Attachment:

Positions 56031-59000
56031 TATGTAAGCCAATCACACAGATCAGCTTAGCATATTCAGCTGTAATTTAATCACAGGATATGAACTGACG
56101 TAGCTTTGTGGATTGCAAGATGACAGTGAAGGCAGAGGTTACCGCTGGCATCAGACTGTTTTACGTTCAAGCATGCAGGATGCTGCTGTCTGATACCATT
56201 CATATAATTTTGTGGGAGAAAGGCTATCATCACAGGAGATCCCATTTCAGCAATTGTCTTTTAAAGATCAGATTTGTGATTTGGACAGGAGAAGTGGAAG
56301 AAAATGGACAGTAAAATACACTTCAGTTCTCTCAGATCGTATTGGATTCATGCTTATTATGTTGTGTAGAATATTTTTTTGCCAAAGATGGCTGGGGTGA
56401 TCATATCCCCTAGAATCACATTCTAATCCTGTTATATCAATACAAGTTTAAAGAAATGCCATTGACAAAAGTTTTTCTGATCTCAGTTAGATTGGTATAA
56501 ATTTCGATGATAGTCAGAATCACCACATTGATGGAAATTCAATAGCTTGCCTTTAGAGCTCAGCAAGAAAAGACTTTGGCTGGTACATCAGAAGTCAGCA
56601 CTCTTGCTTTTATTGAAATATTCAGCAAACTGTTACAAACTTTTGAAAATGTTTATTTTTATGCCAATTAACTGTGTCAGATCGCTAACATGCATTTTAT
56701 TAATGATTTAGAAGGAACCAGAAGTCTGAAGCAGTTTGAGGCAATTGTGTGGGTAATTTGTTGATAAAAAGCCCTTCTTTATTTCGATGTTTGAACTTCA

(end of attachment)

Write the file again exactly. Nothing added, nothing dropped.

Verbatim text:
Positions 56031-59000
56031 TATGTAAGCCAATCACACAGATCAGCTTAGCATATTCAGCTGTAATTTAATCACAGGATATGAACTGACG
56101 TAGCTTTGTGGATTGCAAGATGACAGTGAAGGCAGAGGTTACCGCTGGCATCAGACTGTTTTACGTTCAAGCATGCAGGATGCTGCTGTCTGATACCATT
56201 CATATAATTTTGTGGGAGAAAGGCTATCATCACAGGAGATCCCATTTCAGCAATTGTCTTTTAAAGATCAGATTTGTGATTTGGACAGGAGAAGTGGAAG
56301 AAAATGGACAGTAAAATACACTTCAGTTCTCTCAGATCGTATTGGATTCATGCTTATTATGTTGTGTAGAATATTTTTTTGCCAAAGATGGCTGGGGTGA
56401 TCATATCCCCTAGAATCACATTCTAATCCTGTTATATCAATACAAGTTTAAAGAAATGCCATTGACAAAAGTTTTTCTGATCTCAGTTAGATTGGTATAA
56501 ATTTCGATGATAGTCAGAATCACCACATTGATGGAAATTCAATAGCTTGCCTTTAGAGCTCAGCAAGAAAAGACTTTGGCTGGTACATCAGAAGTCAGCA
56601 CTCTTGCTTTTATTGAAATATTCAGCAAACTGTTACAAACTTTTGAAAATGTTTATTTTTATGCCAATTAACTGTGTCAGATCGCTAACATGCATTTTAT
56701 TAATGATTTAGAAGGAACCAGAAGTCTGAAGCAGTTTGAGGCAATTGTGTGGGTAATTTGTTGATAAAAAGCCCTTCTTTATTTCGATGTTTGAACTTCA